There used to be a bookstore next to the market my mother would shop at when I was little. It was all narrow aisles and fully-stocked shelves, and always dim and cool no matter the weather outside. If we were well-behaved during our grocery shopping expedition, my mother always promised that my brother and I could each have a book—a promise that led to collections of the Serendipity Books by Stephen Cosgrove, Nancy Drew, the Hardy Boys and others.
He signed there once, Stephen Cosgrove; a very sweet man whose book, The Muffin Muncher, I blame for my continuing fascination with dragons and muffins (delicious looking or not). My mother has a picture of my brother and me, proudly standing on either side of Mr. Cosgrove with our tall stack of books nearly obscuring his face. He signed them all, taking the time to talk to us about his Serendipitous world.
Looking back, I realize it wasn’t much of a signing. The store only saw a small trickle of customers during the day, few of whom had rabid Cosgrove fans at home. It was the kind of event I often hear authors online complaining about—not enough advertising or sell-through to justify the time spent—but for my brother and I it was perfection. Here was an author, a star! One who took the time to talk to a little girl and boy like they were the most important readers in the world. To this day the memory of that time with Stephen Cosgrove epitomizes the why: why I read, why I love books, and why I love the people who produce the books I love.
It was from that store’s manager that I got my first job as a part-time bookseller. She taught me the necessity of expediting stock to the floor immediately, store presentation and how to engage the customer with my love of books to up-sell their purchase. From there I transferred to the store I would later help manage. I learned that it was not enough to just supply the books that were in demand, but that a good bookseller also had to anticipate which books would be big thanks to media attention, and those that would only succeed if given enough bookseller support and word of mouth buzz. My manager taught me that the passion that left me dreading the turn of the last page could be channeled to convert others into followers of the authorial cult.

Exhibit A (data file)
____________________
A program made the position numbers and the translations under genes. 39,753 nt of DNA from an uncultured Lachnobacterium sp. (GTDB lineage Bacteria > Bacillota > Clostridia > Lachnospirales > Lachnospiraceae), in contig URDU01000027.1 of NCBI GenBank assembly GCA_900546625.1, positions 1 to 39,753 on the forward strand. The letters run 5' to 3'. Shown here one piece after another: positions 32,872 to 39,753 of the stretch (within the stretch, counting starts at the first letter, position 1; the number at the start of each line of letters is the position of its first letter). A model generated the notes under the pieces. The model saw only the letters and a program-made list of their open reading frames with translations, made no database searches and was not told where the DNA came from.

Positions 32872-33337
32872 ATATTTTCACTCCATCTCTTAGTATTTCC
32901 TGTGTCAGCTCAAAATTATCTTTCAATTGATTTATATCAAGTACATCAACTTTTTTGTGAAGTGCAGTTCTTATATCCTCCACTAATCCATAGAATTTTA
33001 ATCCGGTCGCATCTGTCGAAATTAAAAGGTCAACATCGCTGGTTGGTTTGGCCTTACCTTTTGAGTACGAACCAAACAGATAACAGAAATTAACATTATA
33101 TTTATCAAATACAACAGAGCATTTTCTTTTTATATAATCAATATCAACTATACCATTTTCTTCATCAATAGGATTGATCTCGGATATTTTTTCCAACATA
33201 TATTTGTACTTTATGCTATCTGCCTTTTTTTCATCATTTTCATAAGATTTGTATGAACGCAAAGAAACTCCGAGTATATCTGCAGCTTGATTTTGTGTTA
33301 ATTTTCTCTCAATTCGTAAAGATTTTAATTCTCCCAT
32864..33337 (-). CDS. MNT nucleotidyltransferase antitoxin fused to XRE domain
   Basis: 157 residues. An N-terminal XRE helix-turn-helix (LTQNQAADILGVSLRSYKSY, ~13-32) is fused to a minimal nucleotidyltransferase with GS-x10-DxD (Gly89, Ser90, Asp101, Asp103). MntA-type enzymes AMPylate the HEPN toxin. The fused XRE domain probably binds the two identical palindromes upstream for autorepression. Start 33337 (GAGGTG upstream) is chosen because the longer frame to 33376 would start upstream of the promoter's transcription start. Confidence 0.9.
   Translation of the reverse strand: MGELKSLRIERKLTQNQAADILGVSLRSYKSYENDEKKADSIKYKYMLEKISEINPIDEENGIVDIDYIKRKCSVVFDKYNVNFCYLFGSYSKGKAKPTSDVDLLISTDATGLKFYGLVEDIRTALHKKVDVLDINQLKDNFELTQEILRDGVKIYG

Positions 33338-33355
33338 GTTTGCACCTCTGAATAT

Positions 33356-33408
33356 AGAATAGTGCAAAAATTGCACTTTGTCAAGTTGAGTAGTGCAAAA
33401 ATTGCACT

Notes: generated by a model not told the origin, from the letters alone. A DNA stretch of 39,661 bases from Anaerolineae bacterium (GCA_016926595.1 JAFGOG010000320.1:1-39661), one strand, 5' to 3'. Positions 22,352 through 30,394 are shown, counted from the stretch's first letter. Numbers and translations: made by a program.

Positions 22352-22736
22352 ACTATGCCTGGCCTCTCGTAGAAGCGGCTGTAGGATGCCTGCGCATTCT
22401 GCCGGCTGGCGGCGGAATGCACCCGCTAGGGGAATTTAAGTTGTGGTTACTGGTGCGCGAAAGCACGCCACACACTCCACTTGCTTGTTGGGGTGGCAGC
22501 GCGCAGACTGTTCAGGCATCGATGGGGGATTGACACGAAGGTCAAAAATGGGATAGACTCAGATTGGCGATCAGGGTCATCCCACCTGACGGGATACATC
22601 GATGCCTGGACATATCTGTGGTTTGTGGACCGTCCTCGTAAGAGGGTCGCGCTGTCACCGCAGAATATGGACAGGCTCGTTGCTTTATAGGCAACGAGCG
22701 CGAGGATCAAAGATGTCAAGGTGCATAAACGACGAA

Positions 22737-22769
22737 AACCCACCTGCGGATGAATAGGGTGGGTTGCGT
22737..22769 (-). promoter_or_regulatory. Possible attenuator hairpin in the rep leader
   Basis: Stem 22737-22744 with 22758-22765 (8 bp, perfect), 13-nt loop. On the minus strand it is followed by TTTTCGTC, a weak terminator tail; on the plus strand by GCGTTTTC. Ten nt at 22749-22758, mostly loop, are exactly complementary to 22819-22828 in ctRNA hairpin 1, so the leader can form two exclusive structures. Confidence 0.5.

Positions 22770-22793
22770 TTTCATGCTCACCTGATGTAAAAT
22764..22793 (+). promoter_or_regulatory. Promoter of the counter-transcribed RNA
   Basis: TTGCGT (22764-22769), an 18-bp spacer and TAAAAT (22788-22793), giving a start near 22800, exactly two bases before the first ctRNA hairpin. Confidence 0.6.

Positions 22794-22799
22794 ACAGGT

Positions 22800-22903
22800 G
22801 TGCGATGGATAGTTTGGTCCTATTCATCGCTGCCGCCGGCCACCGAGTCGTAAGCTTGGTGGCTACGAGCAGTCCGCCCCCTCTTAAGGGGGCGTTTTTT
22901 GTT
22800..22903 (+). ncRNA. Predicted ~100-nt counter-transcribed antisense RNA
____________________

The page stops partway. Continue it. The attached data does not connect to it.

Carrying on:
In 2005 I started a blog under the anonymous title Bookseller Chick where I could relate silly customer questions (“I’m looking for a book. It’s blue. Do you have it?”) and new author finds. It was meant to act as amusement for my friends and an out for me—as I could never remember who I told what story to—but nothing more. Then a strange thing happened, others started reading my blog; anywhere from 150 to 250 unique visitors a day that I had never met. I discovered whole communities of readers, writers, librarians and booksellers on the internet hungry to trade information. In my off-time I blogged book recommendations at the request of perfect strangers, tried to decipher why some covers would grab a book browser’s attention while others faded from sight, and walked authors through their interactions with booksellers. I started to study the process that led to the finished title arriving in my store and realized that maybe I could contribute as well.
It is because of my love of books fostered as a child, my bookseller’s passion for spreading the word about new finds, and this wonderful online book community that I’ve had the honor to be part of that I’m applying to the Denver Publishing Institute. I want to take what I’ve learned from working at the end of the book production line and build upon it from the other side of the creation process. Discovering how to best maximize my potential—whether it be in teaching authors how to connect with booksellers and readers, focusing on marketing on and offline or something else entirely—is my goal for the future, one that I believe this Institute will help me achieve.